Can You Nail or Screw Into Laminate Floor?

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Laminate floors are easy to keep clean and neat looking. Many laminate floors are also easy for the do-it-yourselfer to install. Once the floor is installed, you may realize the need to attach something like a closet track to the floor. Tacking into the floor can create structural weak points and buckling but is possible.



Nailing laminate flooring is not recommended, but screws can be used if you approach it carefully. If you can avoid it, it's best not to make holes in your laminate at all.

Splintering and Cracking

Laminate is a pressed board product, finished with a plastic film that gives it the look of real wood. The finish isn't just for appearance; it helps provide structural strength to the underlying board. The board itself, under the plastic, is subject to splintering and cracking when the top plastic coating is penetrated. This is why you should avoid the need to tack anything into the floor once it is set in place.


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When possible, plan ahead for closets or other areas where penetrating the laminate floor surface will be necessary. Create the proper frame with brackets installed at the necessary points and install the floor around the brackets to reduce the need to drill into the laminate surface.

The Best Choice

Drilling and installing screws is preferred over nailing anything into the laminate floor. It's best to begin with a pilot hole: Use a drill bit slightly smaller than the screw you'll use, at high speed to create a very smooth hole with minimal cracking to the underlying pressed board. Once the hole is created, screw the bracket in place.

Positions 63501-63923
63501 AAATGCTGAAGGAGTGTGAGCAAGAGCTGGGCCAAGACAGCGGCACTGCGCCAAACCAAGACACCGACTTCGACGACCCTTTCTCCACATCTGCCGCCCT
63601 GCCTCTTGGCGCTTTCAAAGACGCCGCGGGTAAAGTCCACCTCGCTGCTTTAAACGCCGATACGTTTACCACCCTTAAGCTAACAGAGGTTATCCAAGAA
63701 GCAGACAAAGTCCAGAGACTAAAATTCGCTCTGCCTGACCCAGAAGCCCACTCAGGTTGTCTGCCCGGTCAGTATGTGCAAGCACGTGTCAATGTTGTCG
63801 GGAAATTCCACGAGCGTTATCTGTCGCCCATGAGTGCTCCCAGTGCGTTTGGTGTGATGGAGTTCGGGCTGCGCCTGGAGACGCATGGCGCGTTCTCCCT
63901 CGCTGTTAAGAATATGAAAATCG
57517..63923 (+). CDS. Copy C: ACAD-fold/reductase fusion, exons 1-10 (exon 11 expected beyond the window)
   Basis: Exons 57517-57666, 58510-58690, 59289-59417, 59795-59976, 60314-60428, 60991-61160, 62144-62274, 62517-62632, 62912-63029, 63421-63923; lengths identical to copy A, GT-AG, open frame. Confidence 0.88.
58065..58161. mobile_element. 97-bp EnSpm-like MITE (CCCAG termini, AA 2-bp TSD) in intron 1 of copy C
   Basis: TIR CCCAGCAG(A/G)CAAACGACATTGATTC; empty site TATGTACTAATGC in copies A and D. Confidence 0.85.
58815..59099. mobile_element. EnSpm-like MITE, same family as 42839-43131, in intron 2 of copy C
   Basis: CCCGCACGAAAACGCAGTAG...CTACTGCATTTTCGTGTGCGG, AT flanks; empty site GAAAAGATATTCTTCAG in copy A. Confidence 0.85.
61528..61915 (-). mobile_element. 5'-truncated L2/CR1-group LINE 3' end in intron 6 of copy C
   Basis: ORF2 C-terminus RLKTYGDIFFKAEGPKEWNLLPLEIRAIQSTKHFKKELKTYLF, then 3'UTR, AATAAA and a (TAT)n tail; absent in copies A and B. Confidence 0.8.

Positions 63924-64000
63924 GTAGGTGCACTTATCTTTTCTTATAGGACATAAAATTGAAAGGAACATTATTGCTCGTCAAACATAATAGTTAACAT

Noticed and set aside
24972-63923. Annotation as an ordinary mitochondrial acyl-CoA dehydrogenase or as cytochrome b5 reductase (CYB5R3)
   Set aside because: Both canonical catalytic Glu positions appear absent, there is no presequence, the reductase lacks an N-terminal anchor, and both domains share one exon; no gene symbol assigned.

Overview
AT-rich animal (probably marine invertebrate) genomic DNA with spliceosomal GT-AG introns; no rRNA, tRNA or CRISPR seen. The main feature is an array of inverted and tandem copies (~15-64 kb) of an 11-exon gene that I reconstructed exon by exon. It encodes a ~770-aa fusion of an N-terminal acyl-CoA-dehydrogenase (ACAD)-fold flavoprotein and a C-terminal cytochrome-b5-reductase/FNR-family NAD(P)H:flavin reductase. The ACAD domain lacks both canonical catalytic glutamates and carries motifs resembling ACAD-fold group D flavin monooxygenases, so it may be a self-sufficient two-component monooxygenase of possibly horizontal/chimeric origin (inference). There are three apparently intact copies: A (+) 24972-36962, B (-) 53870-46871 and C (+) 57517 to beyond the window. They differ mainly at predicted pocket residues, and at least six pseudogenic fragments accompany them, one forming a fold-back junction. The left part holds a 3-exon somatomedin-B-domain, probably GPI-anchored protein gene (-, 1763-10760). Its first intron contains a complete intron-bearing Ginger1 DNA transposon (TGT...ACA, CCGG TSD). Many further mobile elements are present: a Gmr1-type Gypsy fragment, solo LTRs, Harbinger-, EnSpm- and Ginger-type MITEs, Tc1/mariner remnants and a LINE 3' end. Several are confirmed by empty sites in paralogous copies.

Nailing laminate flooring isn't recommended. Nails don't always go in as intended, with the correct angle and required velocity to prevent cracking or damaging the surface. There's also a risk of missing the nail, and damaging the finish of the laminate. Whichever option you choose, once you've punctured the laminate, the structural damage to that board is permanent; you cannot sand and start over. The best you can hope for is to start over with a piece of laminate left over from the original installation.


Improving the Results

When drilling into laminate, one of the concerns is slippage of the drill bit on the slick finish of the plastic laminate. Use a new drill bit to ensure it is as sharp as can be. Also, place a piece of masking tape on the mark to give the drill bit traction in the initial penetration phase. Make the hole large enough to insert plastic anchors into the slot, similar to those used in drywall. Secure the screws into the anchors for best results.


Quality of Laminate

The final results of tacking anything into laminate flooring will be contingent on the quality of the laminate floor itself. Many brands and degrees of quality are available. Before starting your project, check the manufacturer's website or product literature, as well as with the store representatives where you purchased the flooring, to determine if the laminate you've purchased will withstand the drilling.




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